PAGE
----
Ok now onto random stranger #2 a few minutes later. Again I’ve got headphones on, turned by now to not even face others because after that last intrusion I can’t deal, I have turned my chair to face a window. And I hear again loudly at me, “What a beautiful dog. Tsk, tsk tsk (seriously the person MADE THAT SOUND REPEATEDLY) What a shame. You’re so young. What a shame. You don’t deserve this [being disabled]. I want you to know I’m a really caring person. I care a lot about others. Tsk, tsk, tsk. What a shame. You’re too young to be disabled. Tsk, tsk, tsk.” repeated for over TEN MINUTES!!! At me. A complete stranger, I’m clearly not engaging with this person.
After 10min of completely ignoring the guy, I’m fed up, and again head phones off, turn and go, “So you clearly want an interaction with me, right?” he pauses, and replies “Yes?…” and I go off on about the social model of disability, that disability is the one minority group anyone can join at any time, that using the words ‘shame’ and ‘deserve’ imply that I am in some way to blame for my disability or that I had some control over it happening or not, that I don’t view things that way, and it makes no sense to for so many reasons, which I list a few. That by using my age as some reason for your tsking, implies that you find it perfectly ok for an older person to be disabled, sure at that age they deserve it. Etc. And the guy is clearly not getting it, so I start to find this all amusing and have a bit of fun with it. Because what the hell, he’s clearly not going to shut up, he’s the one who chose to rudely intrude on my space, time, energy and life (which to begin with complete stranger! None of his business!) and I have nothing better to do by now as my phone battery is about to die so no more webinar listening.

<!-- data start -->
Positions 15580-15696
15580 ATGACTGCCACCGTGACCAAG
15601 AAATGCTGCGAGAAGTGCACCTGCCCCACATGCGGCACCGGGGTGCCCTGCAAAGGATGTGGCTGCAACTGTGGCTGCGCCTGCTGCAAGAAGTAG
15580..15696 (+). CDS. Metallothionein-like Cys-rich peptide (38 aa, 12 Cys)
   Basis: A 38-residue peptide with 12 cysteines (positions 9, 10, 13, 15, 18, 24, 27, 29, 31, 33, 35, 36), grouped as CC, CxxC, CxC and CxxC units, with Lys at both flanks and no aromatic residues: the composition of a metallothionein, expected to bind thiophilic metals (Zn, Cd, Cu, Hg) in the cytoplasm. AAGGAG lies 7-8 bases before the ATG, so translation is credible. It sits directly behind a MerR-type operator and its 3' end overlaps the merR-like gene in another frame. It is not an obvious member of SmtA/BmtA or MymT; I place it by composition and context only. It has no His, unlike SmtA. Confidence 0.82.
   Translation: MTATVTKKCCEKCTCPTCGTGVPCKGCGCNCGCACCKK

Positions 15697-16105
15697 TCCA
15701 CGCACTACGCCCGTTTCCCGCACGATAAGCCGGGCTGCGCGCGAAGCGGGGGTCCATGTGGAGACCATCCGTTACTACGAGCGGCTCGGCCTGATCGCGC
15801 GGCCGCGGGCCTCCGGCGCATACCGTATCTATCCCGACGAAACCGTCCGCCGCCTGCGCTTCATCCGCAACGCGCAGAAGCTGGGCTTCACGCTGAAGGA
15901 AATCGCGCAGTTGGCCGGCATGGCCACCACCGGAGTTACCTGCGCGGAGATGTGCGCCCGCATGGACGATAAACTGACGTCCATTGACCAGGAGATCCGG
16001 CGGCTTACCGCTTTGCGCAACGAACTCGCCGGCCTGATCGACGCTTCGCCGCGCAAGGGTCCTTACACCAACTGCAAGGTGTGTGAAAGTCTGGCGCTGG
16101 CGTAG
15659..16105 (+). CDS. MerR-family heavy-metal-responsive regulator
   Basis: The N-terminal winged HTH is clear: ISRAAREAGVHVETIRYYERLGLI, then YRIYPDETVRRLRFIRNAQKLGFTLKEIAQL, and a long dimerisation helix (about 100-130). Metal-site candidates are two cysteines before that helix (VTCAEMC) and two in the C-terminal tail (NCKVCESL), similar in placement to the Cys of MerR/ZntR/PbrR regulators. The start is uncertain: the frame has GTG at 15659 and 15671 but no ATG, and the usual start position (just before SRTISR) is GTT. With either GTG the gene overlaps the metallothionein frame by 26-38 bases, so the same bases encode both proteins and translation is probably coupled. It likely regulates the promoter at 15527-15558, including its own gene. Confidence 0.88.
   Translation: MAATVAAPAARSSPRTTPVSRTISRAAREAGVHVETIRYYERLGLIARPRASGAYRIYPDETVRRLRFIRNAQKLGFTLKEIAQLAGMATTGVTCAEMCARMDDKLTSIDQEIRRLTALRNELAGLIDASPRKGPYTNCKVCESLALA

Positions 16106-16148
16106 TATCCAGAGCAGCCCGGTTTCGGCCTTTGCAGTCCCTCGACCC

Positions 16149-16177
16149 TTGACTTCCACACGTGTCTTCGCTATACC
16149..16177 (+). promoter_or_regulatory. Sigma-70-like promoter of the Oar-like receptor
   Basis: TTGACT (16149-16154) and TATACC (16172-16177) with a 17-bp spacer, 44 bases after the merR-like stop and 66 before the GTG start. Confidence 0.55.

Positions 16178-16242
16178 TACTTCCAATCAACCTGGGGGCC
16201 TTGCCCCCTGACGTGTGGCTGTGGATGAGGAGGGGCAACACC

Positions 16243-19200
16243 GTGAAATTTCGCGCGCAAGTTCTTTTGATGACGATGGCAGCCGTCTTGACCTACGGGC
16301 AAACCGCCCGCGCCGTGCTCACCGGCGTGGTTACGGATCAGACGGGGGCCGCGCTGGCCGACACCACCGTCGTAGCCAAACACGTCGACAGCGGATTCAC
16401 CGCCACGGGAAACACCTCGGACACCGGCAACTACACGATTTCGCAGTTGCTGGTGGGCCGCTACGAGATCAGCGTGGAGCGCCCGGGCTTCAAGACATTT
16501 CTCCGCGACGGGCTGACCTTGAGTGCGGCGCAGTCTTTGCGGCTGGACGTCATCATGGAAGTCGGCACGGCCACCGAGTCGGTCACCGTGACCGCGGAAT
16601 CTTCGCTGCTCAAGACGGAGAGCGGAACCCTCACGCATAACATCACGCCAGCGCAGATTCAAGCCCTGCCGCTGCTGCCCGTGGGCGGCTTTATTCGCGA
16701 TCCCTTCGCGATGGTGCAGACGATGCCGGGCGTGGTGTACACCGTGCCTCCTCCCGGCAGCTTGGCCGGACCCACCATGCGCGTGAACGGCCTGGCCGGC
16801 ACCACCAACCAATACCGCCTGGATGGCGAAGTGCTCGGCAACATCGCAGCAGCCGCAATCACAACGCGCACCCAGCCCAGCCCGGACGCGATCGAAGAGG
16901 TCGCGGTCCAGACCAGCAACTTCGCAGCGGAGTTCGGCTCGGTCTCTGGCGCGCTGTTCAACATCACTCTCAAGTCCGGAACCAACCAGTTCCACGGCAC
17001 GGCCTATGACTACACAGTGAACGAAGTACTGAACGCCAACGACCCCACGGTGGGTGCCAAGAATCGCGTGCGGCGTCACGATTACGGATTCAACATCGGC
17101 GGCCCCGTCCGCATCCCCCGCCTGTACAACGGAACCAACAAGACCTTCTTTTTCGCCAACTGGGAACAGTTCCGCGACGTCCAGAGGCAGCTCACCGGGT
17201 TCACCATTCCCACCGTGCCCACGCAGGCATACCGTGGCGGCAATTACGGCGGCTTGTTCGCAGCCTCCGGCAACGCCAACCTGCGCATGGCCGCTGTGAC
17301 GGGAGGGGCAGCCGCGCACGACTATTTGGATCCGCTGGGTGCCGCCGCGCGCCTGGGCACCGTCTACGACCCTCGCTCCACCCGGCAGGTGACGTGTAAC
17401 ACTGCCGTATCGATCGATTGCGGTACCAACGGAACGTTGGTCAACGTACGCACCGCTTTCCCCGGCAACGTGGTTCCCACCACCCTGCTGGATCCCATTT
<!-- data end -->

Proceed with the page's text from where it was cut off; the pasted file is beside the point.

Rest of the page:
When he repeats, “That’s such a beautiful dog. Such a shame [you are disabled]” again, I am again by this point just having fun amusing myself trying to find out how much of this will this guy take and what would it actually take for him to get so uncomfortable he’d disengage. I try the tactic of, “oh well if I wasn’t disabled this beautiful dog wouldn’t even be here. He was bred specifically to do this job. So no disabled people, no beautiful dog for you to comment on. Now you wouldn’t want that, right? This beautiful dog has a life, and isn’t dead or non existent all because I am disabled.” Yea, that one didn’t even hit home with the guy.
By now everyone else in the room is rather uncomfortable that this is happening, because while they seemed fine when he broke social norms talking at me and tsking at me, when I break social norms to confront this person, oh no can’t have that. I can hear the sighs and the shifting in the seats. And he ends up flummoxed and confused, can’t grasp why I am not ok with his ableist intrusion into my life, and I smile patronizingly (since hell, that’s what he was doing to me to start with) and Tom and I head off to the rest room shaking my head laughing because what else could I do, it was so ridiculous!
And that was my day yesterday. Ridiculous. Pure ridiculous.
“Ridiculous,” Tom says. “Yes, yes, I understand, pure ridiculous yesterday. Now pet me please.”